Shaping the hilt once loppcuts are placed

Guard arms, showing shape relative to the loop cuts

Sword shape blocked-out in the "X" and "Z" axis.

Final shape of the sword before the next phase [see *.blend "7"]

Centre-line loop cuts ^

In the previous sections of the tutorial we've basically been forming the general shape of the sword, it's 'contour' relative to the sketch. From here on in we're changing tact and altering the sword as an 'object', one that has breadth; essentially these will be changes that make the model look more like a sword rather than a cardboard cutout. Before doing that however, we need to add a number of centre-line loop cuts to the mesh, which will be put to later use, the easiest way of doing that is to let Blender do it automatically.

When we've been adding loop cuts previously it's basically been a three step process; step one, "Ctrl+R" to initialising the tool and select an orientation, step two, LMB clicking to confirm the orientation and select a position; and step three, LMB click to confirm and set the final loop cuts position. To let Blender auto-centre a cut, at step three simply RMB (right) click, this forces Blender to automatically default to a centralised position because one hasn't been provided for it. With this in mind we need to add three centre-line loop cuts; one from blade tip to pommel top; a second along the guard (top-to-bottom as we're looking at it); and finally a third looping around the mesh along the "X" axis - as we can't currently see this orientation at the moment press "numPad3" to switch to "Front" view ("View » Right") or press "numPad5" to toggle into "User Persp" mode so the cut can be added from that view as an alternative.

Depending on how you added the cuts, press "numPad5" anyway as we need to be in 'perspective' mode ("View » View Persp/Ortho") for much of what's to follow, bearing in mind also that from this point onwards we'll be making use of MMB to rotate, translate, and zoom in/out of the scene as the mesh is edited - "MMB+hold+drag", "Shift+MMB" and "MMB+scroll" respectively.

Design note: an alternative way to add loop cuts that need to travel along the exact centre of a selection is to hold the "Ctrl" key after the loop position and orientation has been chosen (steps "1" and "2" mentioned above) so mouse/tool movement snaps to the grid - keep an eye on the bottom left-hand-side of the 3D view 'Header' for the "Edge Slide Percent:" indicator, LMB click when it reads "Edge Slide Percent: 0.00" to place the cuts dead-centre.

Adding centrelines

Adding centre-lines down each cardinal axis of the mesh which ensure that any additional edits made are equidistant on either side of the centre-line as well as providing a 'centre' to which any collapsing may be done [see *.blend "8"]

Centreline along "X" axis

Switching to perspective to view the mesh properly and add the final loop cut, two centre-lines are cut which loop around the entire mesh front to back and left to right ("X" and "Y" axis orientation) [see *.blend "9"]

Scaling/re-sizing a mesh ^

Much of what needs to be done now will be carried out in perspective mode. The primary reason for this is so as to better assess and judge the objects appearance in terms of both it's overall 'look' as well as it's actual size and dimensions as they relate to its proportions - orthogonally displaying a scene makes this difficult because it removes perspective, the key visual cue we use to determine depth.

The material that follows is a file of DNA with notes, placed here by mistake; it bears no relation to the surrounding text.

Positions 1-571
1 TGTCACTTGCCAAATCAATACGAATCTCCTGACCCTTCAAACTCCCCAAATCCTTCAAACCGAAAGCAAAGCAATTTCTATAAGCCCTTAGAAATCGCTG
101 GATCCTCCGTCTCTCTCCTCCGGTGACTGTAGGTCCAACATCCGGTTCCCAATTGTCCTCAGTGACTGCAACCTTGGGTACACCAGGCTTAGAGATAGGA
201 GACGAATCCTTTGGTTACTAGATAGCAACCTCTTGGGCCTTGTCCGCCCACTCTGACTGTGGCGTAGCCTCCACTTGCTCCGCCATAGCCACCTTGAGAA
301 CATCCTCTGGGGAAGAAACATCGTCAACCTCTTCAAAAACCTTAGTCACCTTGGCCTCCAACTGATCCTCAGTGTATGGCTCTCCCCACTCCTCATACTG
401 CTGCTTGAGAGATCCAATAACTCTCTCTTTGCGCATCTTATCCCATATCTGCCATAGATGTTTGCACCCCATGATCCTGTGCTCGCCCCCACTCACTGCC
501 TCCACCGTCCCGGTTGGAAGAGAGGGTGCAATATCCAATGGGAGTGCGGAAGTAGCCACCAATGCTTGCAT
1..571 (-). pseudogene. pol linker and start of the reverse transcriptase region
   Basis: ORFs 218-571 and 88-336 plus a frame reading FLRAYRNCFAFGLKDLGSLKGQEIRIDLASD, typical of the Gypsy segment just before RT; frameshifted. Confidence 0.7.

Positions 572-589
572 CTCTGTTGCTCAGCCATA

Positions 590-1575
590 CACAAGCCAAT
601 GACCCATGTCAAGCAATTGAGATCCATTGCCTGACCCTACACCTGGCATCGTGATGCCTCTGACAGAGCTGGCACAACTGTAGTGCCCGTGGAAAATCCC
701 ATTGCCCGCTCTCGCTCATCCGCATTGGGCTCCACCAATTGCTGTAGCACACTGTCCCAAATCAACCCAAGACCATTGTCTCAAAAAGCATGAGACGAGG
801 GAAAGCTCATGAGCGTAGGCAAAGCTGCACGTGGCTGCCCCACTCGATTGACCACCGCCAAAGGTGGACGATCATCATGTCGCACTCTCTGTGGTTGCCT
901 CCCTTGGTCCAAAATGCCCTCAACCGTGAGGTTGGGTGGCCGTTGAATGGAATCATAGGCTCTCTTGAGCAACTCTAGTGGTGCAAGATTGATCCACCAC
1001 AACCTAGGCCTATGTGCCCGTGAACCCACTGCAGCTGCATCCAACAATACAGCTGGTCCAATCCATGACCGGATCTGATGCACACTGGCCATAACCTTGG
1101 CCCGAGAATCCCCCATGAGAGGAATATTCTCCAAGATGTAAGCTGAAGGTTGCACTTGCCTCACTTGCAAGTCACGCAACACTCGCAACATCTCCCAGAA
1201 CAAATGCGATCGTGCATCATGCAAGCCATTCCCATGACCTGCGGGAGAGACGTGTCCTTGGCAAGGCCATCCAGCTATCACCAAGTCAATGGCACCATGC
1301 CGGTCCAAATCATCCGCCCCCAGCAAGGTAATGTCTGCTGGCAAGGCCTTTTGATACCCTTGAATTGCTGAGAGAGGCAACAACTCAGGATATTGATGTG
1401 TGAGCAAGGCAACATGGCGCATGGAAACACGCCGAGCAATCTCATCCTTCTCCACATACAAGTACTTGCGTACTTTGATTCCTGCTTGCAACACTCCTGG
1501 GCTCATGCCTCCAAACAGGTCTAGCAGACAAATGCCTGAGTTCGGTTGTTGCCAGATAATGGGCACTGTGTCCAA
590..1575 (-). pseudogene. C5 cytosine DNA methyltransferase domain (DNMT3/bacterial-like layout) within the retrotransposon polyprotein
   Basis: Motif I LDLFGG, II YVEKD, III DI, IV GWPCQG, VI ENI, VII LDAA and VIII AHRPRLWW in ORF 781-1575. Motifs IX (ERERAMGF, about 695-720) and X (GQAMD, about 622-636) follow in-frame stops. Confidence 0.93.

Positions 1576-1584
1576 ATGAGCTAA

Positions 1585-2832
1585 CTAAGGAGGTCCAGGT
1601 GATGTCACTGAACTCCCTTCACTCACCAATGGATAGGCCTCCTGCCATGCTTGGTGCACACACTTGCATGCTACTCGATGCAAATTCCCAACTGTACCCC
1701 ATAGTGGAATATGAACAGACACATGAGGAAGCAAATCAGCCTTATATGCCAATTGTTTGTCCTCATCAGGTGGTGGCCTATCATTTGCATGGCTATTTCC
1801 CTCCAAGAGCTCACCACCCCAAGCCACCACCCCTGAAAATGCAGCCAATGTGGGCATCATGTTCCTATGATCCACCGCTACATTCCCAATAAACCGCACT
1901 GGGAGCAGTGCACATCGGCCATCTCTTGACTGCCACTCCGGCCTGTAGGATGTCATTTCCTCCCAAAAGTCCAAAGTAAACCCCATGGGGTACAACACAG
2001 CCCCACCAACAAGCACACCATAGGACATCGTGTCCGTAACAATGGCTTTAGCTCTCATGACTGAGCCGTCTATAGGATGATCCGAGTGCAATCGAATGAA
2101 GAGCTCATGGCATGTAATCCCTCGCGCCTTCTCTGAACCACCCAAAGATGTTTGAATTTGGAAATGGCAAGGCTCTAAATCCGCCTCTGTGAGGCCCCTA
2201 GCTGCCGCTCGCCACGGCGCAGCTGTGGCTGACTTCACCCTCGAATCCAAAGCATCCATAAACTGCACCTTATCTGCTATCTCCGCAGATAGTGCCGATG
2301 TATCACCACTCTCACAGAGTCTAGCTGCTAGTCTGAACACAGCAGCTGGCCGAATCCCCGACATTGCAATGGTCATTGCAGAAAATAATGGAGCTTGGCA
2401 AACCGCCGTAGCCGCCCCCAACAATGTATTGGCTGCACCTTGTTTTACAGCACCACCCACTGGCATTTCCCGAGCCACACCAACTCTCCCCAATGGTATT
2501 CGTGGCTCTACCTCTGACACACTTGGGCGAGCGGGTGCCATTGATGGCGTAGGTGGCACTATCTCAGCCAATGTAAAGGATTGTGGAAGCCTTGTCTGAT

The first step is to alter the width of the mesh using "Scale" along a single axis, this helps us get a better idea of the swords 'true' shape, i.e. an object with 'mass' ('size', 'shape' and 'weight'), as we work. Select the entire mesh, "A", press "S" to initialise "Scale" ("Mesh > Transform > Scale"), "Y" to constrain the action to "Y axis" and hold "Ctrl" whilst moving the mouse to snap the to the grid; resize the mesh to roughly one eighth of it's original width (similar to the image below). This should result in a long reasonably thin object that's starting to look more like a sword.

Switch to Solid view

Switching to "Solid" mode helps to get a better sense of the swords current dimensions and 'mass', it's important to see this so as to make better judgments regarding an objects appearance and general proportions

Scale the mesh to make it thinner

Because scaling the object should be relative to that object and how it 'feels'; solid mode also helps in this regard because the shading used makes it's easier to judge an objects 'real' shape and silhouette. Press "S" to "Scale" and "Y" to lock movement to the "Y" axis [see *.blend "10"]

Loop select & making the sword handle ^

With the width of the sword set we can move on to partially shaping the handle and guard arms at the same time. Switch "Select Mode" to "Face" using "Ctrl+Tab" then border ("B") or circle ("C") select the entire handle region (toggle "wire" view using "Z" to make this easier where necessary). Then using a combination of "Shift+RMB", to select individual faces and/or "Shift+Alt+RMB" to select entire 'loops', select the top row of faces belonging to the guard arms - remember to use "MMB" + "Shift/Alt/Zoom/Drag" to rotate, position and zoom the scene as necessary to make the selections.

Design note: "Alt+RMB" selects a 'loop' of faces/edges/vertices, using "Shift" will add/remove elements to/from any previous selections, both individual faces and/or loop selections. This type of selection, where several elements are selected in sequence, is typically referred to as "Multi-Select". Additionally it's important to note that where a RMB selection is made determines which 'loop' or groups of elements are selected; given the nature of most objects, their structure means there may be more than one selection orientation available - typically a 'left/right' or 'up/down' type of choice - so where the mouse cursor is in relation to these elements when the RMB is used determines which loop is selected.